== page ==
Bettina Barillas January 14 2018

In a mirror, darkly


Three films of opposites: connection and disconnection, real and fake, beauty and ugliness, ancient and future. In these films, mirrors of glass and of simile function as portals to other worlds—magical surfaces which hold the soul of our collective modern Narcissus captive.


For fans of Netflix’s Dark Mirror, Sight will feel like home—familiar, eerie, and leaving you screaming WTF! at your monitor. The short film uses some beautiful animation to create a world where one’s entire surroundings and interactions are augmented through a literal (contact) lens. The director jumps frequently back and forth between this personalized, augmented world to a much more mundane physical surroundings to great effect (Bonus points for the Fruit Ninja references!).

We see how ingrained this new technology is as we follow the main character on a date. An installed dating app prompts him at every turn, using aggregated data to generate perfect responses to illicit the young woman’s interest.

The film powerfully illustrates the power that we, as individual users of technology, have and alludes to the impact that these virtual solutions to common problems can have on real people in the real world. Of course, technology is amoral, but in the hands of imperfect and flawed humans, we can choose to use it for good or for evil.


In a world where no one has seen a face, a young man deals with the gaping hole left by his ex-girlfriend, who sought a different way to live. He leaves to look for this promised land, but slowly loses his grip on reality (or does he?) along the way. In this trippy film, the borders between the real and the virtual are erased and the character must make a decision of how to proceed: carrying on as normal or attempting to find a world of deep connection.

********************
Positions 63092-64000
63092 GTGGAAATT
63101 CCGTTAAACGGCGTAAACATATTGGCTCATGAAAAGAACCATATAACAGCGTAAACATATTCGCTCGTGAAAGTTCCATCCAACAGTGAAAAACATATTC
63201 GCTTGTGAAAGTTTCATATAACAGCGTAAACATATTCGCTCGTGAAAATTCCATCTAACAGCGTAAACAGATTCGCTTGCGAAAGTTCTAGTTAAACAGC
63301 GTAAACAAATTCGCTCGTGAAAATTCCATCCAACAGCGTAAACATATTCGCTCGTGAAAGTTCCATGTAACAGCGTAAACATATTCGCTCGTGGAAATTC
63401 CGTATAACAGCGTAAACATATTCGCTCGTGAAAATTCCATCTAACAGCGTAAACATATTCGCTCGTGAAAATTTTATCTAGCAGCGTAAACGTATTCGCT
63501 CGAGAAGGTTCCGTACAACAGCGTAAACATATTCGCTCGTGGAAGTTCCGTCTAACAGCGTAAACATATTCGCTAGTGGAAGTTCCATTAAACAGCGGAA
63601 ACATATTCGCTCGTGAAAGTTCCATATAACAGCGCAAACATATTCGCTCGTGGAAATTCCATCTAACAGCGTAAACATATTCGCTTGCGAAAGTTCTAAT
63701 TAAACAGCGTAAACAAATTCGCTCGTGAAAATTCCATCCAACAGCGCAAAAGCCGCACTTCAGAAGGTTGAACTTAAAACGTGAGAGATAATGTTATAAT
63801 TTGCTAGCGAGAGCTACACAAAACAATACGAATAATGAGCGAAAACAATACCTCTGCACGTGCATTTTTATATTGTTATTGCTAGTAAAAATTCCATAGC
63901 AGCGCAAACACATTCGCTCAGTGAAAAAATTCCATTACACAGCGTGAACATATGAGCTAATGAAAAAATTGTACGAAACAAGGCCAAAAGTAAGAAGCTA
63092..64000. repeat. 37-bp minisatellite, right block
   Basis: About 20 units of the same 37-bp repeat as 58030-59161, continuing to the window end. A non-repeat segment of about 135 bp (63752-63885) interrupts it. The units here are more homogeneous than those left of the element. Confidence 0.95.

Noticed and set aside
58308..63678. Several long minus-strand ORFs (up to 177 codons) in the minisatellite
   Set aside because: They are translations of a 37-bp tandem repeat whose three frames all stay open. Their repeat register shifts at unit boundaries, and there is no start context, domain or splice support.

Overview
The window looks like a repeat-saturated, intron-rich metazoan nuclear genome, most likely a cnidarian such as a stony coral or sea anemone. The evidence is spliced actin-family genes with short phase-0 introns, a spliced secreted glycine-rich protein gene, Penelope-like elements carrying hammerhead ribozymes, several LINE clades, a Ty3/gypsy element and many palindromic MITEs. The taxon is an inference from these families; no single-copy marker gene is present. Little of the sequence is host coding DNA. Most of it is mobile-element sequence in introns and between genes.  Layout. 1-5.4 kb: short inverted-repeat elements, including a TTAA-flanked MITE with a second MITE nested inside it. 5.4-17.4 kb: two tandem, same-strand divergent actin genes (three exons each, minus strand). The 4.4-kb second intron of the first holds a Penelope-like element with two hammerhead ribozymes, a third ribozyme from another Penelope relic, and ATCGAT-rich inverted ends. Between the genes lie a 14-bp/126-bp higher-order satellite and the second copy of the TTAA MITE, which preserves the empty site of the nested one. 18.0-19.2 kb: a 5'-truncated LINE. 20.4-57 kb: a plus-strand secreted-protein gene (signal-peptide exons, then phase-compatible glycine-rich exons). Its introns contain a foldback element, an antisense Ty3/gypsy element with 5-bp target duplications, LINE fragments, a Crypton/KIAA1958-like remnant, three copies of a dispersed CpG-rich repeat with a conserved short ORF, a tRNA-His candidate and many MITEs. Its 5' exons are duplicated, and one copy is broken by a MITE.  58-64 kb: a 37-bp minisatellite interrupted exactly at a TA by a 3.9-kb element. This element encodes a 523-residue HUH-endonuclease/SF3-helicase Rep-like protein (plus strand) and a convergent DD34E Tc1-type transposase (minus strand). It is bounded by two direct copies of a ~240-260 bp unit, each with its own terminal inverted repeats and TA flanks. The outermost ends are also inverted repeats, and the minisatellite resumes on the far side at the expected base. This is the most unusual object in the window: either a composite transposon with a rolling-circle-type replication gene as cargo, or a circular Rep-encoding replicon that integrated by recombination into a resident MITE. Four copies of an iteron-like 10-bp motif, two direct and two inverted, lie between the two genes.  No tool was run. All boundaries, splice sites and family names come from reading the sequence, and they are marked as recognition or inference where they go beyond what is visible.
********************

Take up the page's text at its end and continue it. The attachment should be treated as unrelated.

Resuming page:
The parallels for our world run deep. Although we don’t live in a world where every human head is encased by a reflective helmet, we in fact choose our blinders. With our heads buried into our mobile phones, the effect is the same—a world distracted by the ephemeral. Like the young man in the film, we are starting to realize what we have lost. But, the question remains: how far will you go to find these rumored places where people live without an interface and where lovers can still look straight into each other’s eyes?

The Lanthanide Series

Using an engaging combination of personal narrative essay, abstract visuals, and exploratory soundscapes, The Lanthanide Series is a challenging yet thought-provoking watch. The film ponders how technology has shaped the way we see the world, how we record the present, and how we replay the past. The film’s makers frame each chapter within one of the fifteen rare earth minerals, offering fascinating parallels with the natural world.

The film is a long one, and demands your full attention—which perhaps could be the rare earth mineral of our time. In a world of soundbites and 30-second click bait videos, it’s series such as this one that teach us the importance of slowing down and help us to draw connections between science, art, politics, and poetry.  

About the author

Bettina is a communications consultant, whose work supports social change initiatives in health and clean energy in southern Africa and Latin America. Her work has seen her teaching photography courses to youth in villages across Botswana, writing content for high ranking officials working in HIV/AIDS programming, and building business case studies for clean energy investments across southern Africa. She is currently based in Johannesburg, South Africa.